• Build a social network presence;
  • Finish the 5 books I’m reading right now, 3 of which are related to work web design;
  • Update this blog;
  • And finally I have to squeeze in my actual day job somewhere.

Just writing all that out makes me want to crawl into a ball with a big mac, a whopper; some kfc fries, and a bakers dozen of krispy kreams (the doughboys podcast might have something to do with that too).

Even meditation is stressing me out (now I have to find 15 more minutes in the day just for that!).

First world problems yo.

Luke

I think I’m missing something…

After stumbling around learning code for the last year and a half I realised that something was wrong. I could finally put together a website, but the site resembled something that had been put into an empty tyre and rolled down a hill.  Soon enough I understood, to become an effective website developer you must have decent knowledge of both relevant coding languages and basic design principles.

Truth be told, this realisation came along just after building a web page of my own, proudly showing it off to my friends and family, their expressions told truth, even if they wouldn’t, it was ugly. Eventually one of them was nice enough to pull me aside and ask if I had had any graphic design experience, after telling him no, he suggested I go and get some.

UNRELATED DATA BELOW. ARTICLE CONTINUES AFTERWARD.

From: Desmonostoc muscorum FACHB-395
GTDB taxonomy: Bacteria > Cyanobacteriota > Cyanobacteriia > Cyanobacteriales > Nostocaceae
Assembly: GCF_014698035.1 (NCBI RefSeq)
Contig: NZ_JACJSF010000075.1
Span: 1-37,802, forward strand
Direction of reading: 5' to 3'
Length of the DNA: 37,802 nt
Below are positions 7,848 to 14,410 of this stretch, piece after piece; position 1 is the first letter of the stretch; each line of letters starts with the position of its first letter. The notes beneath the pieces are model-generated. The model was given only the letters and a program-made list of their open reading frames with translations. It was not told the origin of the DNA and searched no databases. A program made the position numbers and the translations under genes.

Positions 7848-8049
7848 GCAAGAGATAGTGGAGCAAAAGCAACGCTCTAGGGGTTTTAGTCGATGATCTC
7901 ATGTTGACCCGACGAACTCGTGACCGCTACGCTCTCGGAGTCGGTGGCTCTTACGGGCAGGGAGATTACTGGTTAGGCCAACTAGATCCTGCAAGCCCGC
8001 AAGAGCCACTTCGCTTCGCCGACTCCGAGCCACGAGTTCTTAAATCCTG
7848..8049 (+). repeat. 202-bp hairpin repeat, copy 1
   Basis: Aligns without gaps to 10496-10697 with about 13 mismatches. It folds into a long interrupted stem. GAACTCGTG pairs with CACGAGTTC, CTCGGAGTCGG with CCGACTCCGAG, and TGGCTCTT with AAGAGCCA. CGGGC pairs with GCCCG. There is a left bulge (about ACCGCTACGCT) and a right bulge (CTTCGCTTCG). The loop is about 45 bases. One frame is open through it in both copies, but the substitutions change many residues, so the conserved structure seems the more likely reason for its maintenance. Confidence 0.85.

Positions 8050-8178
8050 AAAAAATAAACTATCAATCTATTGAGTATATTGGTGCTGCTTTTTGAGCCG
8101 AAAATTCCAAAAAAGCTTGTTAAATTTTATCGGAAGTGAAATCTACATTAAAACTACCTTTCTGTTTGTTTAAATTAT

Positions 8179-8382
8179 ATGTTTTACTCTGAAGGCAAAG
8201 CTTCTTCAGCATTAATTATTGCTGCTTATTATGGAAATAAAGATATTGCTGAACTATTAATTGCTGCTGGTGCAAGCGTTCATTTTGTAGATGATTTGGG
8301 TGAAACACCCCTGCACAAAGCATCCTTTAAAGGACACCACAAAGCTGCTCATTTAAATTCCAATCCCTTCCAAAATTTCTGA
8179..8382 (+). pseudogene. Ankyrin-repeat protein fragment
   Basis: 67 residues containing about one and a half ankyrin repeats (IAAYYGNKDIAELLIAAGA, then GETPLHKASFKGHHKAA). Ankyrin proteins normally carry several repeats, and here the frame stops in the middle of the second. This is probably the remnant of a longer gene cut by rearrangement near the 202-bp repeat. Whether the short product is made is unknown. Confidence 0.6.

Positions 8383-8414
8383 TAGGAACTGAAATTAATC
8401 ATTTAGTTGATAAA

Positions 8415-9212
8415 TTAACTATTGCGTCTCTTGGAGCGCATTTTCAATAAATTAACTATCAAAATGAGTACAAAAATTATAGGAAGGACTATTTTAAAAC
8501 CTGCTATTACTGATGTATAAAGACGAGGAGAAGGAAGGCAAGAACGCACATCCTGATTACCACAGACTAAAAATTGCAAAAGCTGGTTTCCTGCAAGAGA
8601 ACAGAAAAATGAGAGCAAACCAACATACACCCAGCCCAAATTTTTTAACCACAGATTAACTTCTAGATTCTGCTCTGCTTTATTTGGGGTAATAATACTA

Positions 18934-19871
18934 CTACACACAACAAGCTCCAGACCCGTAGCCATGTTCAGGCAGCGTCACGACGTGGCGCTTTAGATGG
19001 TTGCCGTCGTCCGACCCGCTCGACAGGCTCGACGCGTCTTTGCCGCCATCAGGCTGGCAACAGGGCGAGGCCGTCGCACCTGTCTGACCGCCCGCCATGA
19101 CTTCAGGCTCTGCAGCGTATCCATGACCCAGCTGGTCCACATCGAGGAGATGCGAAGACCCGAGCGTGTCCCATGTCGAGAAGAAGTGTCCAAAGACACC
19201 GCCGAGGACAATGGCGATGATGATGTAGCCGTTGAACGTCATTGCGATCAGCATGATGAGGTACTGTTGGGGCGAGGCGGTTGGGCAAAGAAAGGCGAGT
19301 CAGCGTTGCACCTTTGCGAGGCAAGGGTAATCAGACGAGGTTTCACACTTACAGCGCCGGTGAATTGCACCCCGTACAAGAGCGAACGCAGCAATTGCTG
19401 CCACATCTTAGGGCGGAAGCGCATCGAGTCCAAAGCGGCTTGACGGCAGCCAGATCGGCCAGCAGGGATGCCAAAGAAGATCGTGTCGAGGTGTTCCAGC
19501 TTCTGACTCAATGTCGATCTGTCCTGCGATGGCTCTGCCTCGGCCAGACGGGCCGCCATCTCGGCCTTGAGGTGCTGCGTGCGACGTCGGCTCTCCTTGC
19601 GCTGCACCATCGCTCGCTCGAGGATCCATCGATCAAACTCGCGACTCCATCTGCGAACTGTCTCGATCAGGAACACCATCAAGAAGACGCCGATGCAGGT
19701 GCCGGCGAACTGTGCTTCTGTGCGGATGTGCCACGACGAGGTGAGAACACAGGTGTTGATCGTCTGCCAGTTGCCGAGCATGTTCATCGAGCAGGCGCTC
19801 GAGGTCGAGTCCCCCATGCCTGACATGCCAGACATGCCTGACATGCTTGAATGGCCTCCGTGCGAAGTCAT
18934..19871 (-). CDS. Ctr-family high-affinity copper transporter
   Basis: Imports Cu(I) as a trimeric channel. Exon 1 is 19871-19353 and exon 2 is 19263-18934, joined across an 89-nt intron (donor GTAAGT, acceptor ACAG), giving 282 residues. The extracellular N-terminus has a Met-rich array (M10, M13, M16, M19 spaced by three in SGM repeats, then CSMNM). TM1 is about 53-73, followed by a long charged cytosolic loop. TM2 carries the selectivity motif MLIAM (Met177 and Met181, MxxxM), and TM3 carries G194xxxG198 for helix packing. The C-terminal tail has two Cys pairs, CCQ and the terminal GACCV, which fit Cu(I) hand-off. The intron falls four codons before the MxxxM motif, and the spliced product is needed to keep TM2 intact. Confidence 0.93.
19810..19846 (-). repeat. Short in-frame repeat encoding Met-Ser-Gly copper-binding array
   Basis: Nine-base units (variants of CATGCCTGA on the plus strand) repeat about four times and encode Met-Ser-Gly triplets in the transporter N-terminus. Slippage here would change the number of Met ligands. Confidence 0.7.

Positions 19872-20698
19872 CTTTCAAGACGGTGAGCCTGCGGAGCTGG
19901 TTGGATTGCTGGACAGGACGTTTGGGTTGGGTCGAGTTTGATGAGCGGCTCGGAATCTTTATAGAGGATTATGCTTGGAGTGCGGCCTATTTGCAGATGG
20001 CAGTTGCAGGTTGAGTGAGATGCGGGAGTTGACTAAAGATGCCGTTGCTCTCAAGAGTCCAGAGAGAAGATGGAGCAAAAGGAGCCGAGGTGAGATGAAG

He was right, if my main goal was to sell my services to customers, then I had to learn how to sell theirs too.

Because I’m not really confident enough to show off my stuff just yet, I’ve had a look around and thanks to the website http://www.webpagesthatsuck.com/ I’ve included a couple of screenshots of websites that probably could do with a makeover or two… or five.

Pretty bad huh?

So I’ve spent the last month or two going through a bunch of design books, (gumtree, ebay and the good sammies are fantastic places to find cheap reads) and picked up my game. Now I have an understanding of how principles such as balance, contrast and repetition are applied, through proper use of design theory I can (hopefully) effectively communicate the message that I am attempting to convey.

Some of the books that I have gone through so far that have helped are:

They were all useful in different ways and I would recommend them all, I’ll probably get into specific reviews a little down the road.

Now to properly utilise this knowledge and build a website that doesn’t look like day old pizza!

 

Luke